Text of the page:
21. The Girl In Lovers Lane, Ep. 509--Member of a quite exclusive club--"Riffed Films Worth A Watch On Its Own." Not that those movies (including Kitten With A Whip, Diabolik, and Tormented) are unfairly maligned pleasures. TGILL, specifically, is a game effort with one compelling performance and the pointless murder of one very likable female character. The boys take this rotting apple and produce a whole succulent pie--and a quart of thirst-quenching cider. Their mess-talk on Big Stupid is worth the ninety minutes alone, and Crow's gut-busting imitation of Jack Elam really should be playing in some museum as we speak.
20. Avalanche, Ep. 1104--The Netflix MST3K was far from flawless. Too many writers, too many riffs delivered rapid-fire with no room for the camaraderie that marked the earlier incarnations. And while he's a nice guy with a commanding presence (6'5" guys in bright yellow jumpsuits blend into the scenery about as effectively as a Baltimore Oriole in a conspiracy of ravens), Jonah breathes a lesser air than Joel and Mike when it comes to hosting duties. (The puppets, let's avoid that topic.)
Season 11 was good for one absolute classic, a '70s disaster flick where everyone involved is too dumb to live. Turns out RIFF BOMBARDMENT! works when the jokes exceed expectations. Features far and away the most memorable host segment of the Netflix era, too.
19. Final Justice, Ep. 1008--Greydon Clark plus Joe Don Baker divided by 1985 equals a burlap sack spilling over with comedy quartz. Certain fans might find the constant weight jokes hurled at the sausage-sucking lead are too much of a bad thing. I am not among their ranks. Whoever keeps a straight face during the ending credits is simultaneously a stronger, and weaker, person than I.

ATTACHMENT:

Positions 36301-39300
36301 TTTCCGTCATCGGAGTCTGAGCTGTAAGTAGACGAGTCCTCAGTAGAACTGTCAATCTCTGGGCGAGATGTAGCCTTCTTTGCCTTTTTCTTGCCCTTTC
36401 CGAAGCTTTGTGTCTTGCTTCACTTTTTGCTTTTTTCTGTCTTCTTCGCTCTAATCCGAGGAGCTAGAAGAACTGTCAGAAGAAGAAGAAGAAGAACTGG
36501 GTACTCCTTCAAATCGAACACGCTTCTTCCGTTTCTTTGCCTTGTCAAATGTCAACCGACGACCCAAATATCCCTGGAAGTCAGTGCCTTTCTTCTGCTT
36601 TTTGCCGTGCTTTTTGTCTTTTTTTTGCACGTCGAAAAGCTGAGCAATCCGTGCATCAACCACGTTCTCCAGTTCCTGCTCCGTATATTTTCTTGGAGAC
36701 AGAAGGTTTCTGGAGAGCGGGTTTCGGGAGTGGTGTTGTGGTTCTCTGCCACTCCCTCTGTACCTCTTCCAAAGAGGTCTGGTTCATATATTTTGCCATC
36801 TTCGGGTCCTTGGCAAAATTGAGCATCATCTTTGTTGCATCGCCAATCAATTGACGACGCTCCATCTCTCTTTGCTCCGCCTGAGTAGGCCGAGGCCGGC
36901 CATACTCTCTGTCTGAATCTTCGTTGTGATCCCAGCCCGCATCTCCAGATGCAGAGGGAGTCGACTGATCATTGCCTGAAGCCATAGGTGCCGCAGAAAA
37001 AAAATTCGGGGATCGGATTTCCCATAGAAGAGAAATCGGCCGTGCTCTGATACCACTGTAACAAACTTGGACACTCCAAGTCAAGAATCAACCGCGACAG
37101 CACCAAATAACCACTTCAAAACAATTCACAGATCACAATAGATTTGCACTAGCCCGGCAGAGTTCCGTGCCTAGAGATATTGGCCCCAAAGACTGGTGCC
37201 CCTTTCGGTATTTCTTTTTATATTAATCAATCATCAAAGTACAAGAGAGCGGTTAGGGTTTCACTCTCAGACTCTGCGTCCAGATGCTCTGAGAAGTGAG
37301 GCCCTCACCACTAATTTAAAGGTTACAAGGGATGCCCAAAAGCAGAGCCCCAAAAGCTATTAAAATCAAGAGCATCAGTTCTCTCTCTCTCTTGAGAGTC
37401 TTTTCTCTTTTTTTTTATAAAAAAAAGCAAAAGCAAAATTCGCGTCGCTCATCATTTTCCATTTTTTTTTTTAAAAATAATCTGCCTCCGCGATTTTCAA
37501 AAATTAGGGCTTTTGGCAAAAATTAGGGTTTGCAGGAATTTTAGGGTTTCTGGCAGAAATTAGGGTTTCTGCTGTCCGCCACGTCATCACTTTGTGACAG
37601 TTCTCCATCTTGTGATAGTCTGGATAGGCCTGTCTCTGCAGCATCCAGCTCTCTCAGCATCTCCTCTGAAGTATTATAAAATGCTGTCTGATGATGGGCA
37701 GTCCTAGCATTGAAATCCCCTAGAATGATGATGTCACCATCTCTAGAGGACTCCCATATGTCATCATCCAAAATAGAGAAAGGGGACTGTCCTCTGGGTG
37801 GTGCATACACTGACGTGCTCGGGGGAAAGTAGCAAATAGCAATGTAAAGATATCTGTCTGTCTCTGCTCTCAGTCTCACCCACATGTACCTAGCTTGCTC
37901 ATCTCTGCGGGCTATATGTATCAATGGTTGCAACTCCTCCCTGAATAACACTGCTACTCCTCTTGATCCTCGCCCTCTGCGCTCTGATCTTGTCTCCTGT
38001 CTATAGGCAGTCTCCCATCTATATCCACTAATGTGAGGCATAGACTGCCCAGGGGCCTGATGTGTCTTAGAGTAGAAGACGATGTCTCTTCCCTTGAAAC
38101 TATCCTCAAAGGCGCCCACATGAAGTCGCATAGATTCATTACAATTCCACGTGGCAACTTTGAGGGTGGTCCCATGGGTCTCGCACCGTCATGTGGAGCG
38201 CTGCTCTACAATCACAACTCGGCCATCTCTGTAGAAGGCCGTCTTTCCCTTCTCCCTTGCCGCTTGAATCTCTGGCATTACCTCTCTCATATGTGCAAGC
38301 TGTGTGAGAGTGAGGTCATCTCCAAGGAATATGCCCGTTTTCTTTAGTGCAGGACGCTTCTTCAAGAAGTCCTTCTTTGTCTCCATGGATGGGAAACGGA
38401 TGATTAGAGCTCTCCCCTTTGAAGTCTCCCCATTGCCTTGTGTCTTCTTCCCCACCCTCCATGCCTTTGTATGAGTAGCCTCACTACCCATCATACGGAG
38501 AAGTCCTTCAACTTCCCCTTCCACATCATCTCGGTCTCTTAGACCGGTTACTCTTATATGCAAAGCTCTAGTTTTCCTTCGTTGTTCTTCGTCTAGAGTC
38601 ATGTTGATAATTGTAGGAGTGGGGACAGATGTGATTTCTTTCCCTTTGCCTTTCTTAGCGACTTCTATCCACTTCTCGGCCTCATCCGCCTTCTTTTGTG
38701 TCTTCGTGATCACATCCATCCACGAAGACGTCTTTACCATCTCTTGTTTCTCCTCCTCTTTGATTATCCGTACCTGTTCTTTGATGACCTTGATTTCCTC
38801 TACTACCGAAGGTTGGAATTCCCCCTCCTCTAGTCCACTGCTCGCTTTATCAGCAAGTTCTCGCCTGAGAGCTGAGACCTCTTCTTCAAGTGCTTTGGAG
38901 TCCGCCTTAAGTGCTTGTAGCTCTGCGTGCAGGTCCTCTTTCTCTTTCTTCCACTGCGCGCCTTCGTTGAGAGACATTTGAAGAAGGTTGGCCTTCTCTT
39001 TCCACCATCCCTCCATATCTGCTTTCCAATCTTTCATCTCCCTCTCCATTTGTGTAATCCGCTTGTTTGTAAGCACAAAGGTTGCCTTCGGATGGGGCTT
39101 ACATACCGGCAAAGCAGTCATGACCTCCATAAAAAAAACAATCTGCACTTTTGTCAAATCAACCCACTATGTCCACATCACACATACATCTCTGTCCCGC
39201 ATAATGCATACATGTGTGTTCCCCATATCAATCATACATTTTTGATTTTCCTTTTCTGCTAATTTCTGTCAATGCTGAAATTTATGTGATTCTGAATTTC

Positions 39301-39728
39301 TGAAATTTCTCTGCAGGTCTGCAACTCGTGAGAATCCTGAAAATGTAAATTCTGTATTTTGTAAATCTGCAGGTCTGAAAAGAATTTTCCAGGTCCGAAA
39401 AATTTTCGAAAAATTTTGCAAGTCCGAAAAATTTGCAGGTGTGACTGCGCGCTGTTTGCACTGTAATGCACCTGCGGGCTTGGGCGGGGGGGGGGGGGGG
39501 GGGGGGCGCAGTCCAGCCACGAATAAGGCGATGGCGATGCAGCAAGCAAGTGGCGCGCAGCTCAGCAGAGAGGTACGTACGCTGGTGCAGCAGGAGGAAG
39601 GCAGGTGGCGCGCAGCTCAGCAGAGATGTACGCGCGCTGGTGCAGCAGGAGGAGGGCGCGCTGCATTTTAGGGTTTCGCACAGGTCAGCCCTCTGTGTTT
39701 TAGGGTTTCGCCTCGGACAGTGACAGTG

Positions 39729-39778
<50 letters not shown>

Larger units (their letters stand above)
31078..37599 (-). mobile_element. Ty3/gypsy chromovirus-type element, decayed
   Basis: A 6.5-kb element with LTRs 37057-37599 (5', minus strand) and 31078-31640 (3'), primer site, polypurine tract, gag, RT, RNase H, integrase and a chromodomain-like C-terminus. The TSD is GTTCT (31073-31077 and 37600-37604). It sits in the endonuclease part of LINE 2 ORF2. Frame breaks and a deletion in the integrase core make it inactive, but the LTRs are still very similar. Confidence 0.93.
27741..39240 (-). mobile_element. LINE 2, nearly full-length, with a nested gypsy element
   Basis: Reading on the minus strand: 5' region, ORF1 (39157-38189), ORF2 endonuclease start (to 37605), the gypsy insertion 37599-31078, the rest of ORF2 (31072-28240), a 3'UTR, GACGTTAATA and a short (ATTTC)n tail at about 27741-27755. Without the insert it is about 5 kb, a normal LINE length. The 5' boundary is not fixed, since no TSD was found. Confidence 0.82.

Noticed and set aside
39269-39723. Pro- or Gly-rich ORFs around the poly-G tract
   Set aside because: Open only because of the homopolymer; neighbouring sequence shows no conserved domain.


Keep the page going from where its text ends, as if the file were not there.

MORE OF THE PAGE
18. Village Of The Giants, Ep. 523--Bert I. Gordon is a legend for several reasons, not the least of which is his distinction as the director with the most films riffed in the show's history. Eight in total, just a sampling of his oeuvre. What the man lacked in budget, and nuance, and common sense, he atoned for with ambition. Giants, and the problems they cause, is the plot for several "Mr. BIG" offerings, and if VOTG isn't the most substantive, that's because none of them are. It is definitely the most "starring a young Ron Howard," however, and if you replace Tommy Kirk with Dean Jones and make the ducks berate their nephews rather than shake it in the club, it's basically a Disney film. Smartly, Mike and the Bots save their scorn for a totally different film--Willow--while marveling at the glorious goofiness unfolding before their eyes. (This affection seeps out of the theater, evidenced in "The Greatest Frank Of All," a magnificent tribute to the finest second banana on the whole damn tree.)
17. Mac And Me, Ep. 1201--An homage to E.T., Back To The Future, and probably Gremlins, Mac And Me is the stuff snark-a-lot writing staffs salivate brooks over. That infamous wheelchair scene Paul Rudd punished Conan O'Brien with? Is like the third most batshit sequence in the film.
16. Mitchell, Ep. 512--On October 23, 1993, three extraordinary events occurred: Joe Carter's game-winning home run in the World Series, Nirvana's only live performance of "You Know You're Right," and Joel Hodgson hosted his last episode of MST3K. Wire to wire, this is a fluffernutter of a farewell, chased with an Old Milwaukee balanced on a CD of the Doctor Detroit soundtrack. Every time I watch Mitchell, the air in the room grows heavy with sweat and stubborn stains.
15. Jack Frost, Ep. 813--A burgoo of myth and folklore, only built for gallium bowls. The Mike/Kevin/Bill trio is noted for a more acerbic approach than the other trio combos before and after, chucking shot puts at the tragedies onscreen whereas Joel or Jonah-led teams settled for tennis balls coated in snot and wrapped in old newspaper. Russo-Finnish absurdity seemed to mellow 'em, though. Even Crow Bear's "Grr!"s are more heart-warming than bone-chilling.